Some of our theaters were open seven days a week. Some of our theaters were open five days a week. Some of our theaters were open three days a week. For months and months, even though we were open, we only had one or two showtimes a day at our theaters when historically, we would have had four or five showtimes a day.

So we were able to ratchet down staffing levels, commensurate with a much lower demand levels and much lower attendance levels that we are experiencing heretofore, but we do expect that, that’s about to change. Big new movies are coming out. Thank you, Universal, for F9. Thank you, Disney, for Black Widow.

Thank you, Warner, for the movies they’re bringing to our theaters, and to Paramount and Sony and Lionsgate and all the studios we work with. A lot of new movies are coming. The number of guests coming to our theaters should geometrically increase, and we will have to raise our staffing levels to serve them well. But of course, as we raise our costs, we’re ultimately raising our revenues because those people will be paying customers.

I especially like seeing the paying customers. Just look at the food and beverage revenue per patron that we put on the board in the first quarter. The numbers continue to be historically high. Our food and beverage business is a high-margin business.

And these people having been deprived of their AMC perfectly popcorn, accompanied by a nice 54-ounce cup of Coca-Cola, they’re heading to the concession stands and they are getting the whole AMC experience. And so we do need to make sure that we staff up so that we can let them buy these food and beverage items from us with the high margins they bring in.

Eric WoldB. Riley Securities — Analyst

Perfect. Very helpful. Thank you, Adam.

Adam AronPresident and Chief Executive Officer

Thank you, Eric.

Operator

And our next question comes from Meghan Durkin with Credit Suisse. Your line is open.

Meghan DurkinCredit Suisse — Analyst

Hi, guys. Adam, I wanted to ask about the new shareholder base quickly. So how do you see this going? I mean, if management thinks that increasing the share authorization is the best move for the company but the new shareholders don’t, then what is the way forward from there? And then for Sean, a quick one. Are you still expecting to cross over and turning cash-flow positive in 4Q ’21? That’s it for me.

Adam AronPresident and Chief Executive Officer

Thank you, Meghan. I’ll take the first one. If management thinks something and the owners of our business think something else, in the free market system, guess who wins. Guess who always wins.

The owners of the business because the management work for the owners. Now we can try to explain and we can try to persuade. And we can also listen and we can adjust our strategies. There are a lot of ways to skin a cat.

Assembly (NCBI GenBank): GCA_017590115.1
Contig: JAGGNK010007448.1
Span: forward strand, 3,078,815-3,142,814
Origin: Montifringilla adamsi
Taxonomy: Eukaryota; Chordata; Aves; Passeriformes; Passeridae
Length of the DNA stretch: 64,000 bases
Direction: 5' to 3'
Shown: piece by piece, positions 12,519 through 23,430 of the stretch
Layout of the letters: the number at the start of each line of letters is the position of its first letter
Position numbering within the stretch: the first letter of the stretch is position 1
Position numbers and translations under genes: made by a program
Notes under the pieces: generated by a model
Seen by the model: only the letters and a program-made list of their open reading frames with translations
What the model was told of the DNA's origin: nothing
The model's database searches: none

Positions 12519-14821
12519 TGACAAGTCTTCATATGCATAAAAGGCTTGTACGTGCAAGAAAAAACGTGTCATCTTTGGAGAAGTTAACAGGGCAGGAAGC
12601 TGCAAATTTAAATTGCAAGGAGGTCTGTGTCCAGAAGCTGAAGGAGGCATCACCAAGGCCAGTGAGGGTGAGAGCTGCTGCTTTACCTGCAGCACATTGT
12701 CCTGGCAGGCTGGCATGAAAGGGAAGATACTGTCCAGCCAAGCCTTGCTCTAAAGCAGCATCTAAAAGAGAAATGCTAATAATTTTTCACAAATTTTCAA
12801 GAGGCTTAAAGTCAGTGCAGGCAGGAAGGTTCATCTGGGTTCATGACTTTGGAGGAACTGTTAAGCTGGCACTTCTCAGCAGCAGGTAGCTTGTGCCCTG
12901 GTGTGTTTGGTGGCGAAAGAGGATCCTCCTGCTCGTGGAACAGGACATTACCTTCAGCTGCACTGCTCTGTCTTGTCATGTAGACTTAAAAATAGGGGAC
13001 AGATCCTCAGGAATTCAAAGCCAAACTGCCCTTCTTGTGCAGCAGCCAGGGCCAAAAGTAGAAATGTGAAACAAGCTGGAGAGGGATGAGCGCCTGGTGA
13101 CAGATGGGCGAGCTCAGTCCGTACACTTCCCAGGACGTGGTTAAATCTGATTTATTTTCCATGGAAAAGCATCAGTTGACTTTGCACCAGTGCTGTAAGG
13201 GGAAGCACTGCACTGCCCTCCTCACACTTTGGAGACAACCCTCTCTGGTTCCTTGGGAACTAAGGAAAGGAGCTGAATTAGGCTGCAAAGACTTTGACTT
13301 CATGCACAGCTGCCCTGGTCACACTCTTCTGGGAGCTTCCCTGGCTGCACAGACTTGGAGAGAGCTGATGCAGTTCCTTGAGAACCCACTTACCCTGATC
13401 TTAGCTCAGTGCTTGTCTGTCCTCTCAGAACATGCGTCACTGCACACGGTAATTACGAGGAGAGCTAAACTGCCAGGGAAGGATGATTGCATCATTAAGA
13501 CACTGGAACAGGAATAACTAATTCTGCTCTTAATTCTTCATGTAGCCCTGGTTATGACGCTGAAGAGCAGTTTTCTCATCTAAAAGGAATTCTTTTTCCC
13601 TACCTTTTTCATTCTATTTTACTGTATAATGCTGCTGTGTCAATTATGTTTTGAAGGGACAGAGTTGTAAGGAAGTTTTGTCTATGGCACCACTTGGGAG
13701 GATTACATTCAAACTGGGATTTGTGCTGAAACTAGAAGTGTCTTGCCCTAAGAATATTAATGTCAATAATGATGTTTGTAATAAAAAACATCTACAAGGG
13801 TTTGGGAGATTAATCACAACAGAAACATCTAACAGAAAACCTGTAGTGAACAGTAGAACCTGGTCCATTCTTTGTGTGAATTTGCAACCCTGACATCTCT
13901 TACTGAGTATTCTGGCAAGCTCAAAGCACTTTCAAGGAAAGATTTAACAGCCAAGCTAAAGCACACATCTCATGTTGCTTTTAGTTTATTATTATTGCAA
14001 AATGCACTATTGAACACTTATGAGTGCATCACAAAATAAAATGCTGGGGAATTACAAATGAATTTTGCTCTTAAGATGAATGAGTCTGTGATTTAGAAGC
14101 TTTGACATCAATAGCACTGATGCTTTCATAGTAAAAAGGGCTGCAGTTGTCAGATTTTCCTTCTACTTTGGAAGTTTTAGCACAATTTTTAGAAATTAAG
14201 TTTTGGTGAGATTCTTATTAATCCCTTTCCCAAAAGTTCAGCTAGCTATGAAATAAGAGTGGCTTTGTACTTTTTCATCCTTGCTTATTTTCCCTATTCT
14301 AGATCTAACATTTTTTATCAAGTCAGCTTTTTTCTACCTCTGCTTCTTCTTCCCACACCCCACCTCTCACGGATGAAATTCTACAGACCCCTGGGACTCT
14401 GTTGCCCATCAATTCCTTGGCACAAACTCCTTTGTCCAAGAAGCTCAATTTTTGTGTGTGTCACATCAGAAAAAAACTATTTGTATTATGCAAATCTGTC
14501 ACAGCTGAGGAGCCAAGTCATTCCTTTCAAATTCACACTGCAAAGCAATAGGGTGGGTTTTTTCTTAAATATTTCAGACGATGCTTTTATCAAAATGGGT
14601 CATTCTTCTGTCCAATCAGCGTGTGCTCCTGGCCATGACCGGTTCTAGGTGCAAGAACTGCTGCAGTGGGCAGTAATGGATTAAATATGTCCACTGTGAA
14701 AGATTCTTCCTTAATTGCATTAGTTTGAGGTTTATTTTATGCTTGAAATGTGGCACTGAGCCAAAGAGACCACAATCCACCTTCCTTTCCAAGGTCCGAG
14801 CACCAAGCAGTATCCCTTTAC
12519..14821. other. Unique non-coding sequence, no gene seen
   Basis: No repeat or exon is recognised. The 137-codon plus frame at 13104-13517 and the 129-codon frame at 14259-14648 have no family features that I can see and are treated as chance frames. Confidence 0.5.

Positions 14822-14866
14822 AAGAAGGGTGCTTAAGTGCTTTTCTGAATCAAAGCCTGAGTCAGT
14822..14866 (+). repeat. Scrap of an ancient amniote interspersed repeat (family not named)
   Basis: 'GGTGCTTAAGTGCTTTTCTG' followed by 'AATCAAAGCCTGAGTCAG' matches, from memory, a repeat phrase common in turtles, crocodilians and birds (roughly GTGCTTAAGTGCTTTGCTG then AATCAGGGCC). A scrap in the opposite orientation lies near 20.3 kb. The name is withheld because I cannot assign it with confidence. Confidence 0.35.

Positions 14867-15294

And I’m quite optimistic about the new shareholder base of AMC. Just go on Twitter, just go on Reddit, just go on YouTube. Read what these people write. They love AMC.

This is — and these are not people who are just going to be investors in AMC, these are going to be customers of AMC who come to our theaters and enjoy watching movies at our theaters as paying guests. So I love the idea that we have a passionate, committed, enthusiastic shareholder base. And I’m sure that as we work together, management and ownership, we’ll come to the right answer. Look at what we’ve achieved as the whole point in my prepared remarks.

Look at what we’ve achieved in the last year, we’re going to achieve good things in the next year and the year after that too. The only thing that will be different though is before when I wanted to talk to the company’s ownership, I could fly to Beijing and I could sit down with three or four people, and they have 75% of the votes, or I could talk to some of you, analysts, who were in frequent contact with people who also had huge percentage votes of our company’s shareholding base. We go on non-deal roadshows with you all and meet this institutional investor, that institutional investor and make our case and make our pitch. Well, it’s going to be a little different now because I don’t have five people in 1 office, I don’t have 15 securities analysts who talk to all these institutions.

We’ve got 3.2 — I would say we have as on March 11, we have 3.2 million people who we’re going to have to talk to, to explain what the company is up to, what the company is doing, what the company wants to do, why we want to do it, how it impacts them and do they agree with it. And so you’re going to see a lot more outreach to literally millions of investors in our company, and it’s going to be quite public. I’ve started tweeting again. Back when I ran the Philadelphia 76ers, I was tweeting 15 times a day.

And I don’t think I’ve tweeted 15 times a year in the last five years at AMC, but I started tweeting again. And we are communicating with our shareholder base. Some of you may have seen a YouTube interview that I did. Try getting four minutes on CNBC.

That’s pretty hard. Well, we got 90 minutes on YouTube, and it had 250,000 views. And on YouTube, they get to grade it. They give you a thumbs up or a thumbs down.

And the last time I looked, over 20,000 people took the time to rate it, this 90-minute interview, and 99.4% of them gave us a thumbs up. So it’s going to change the way we communicate, and it’s going to change who we communicate, too, but I’m very confident that the outcome will have a happy ending. Sean?

Sean GoodmanChief Financial Officer

Meghan, so to your question on the cash flow forecast for 2021. What I will say is, firstly, that our overall forecast for 2021 remains the same as it was when we last spoke on the previous earnings call. There’s an assumption behind that. The assumption is that the domestic box office is around $5 billion level and international is somewhere similar.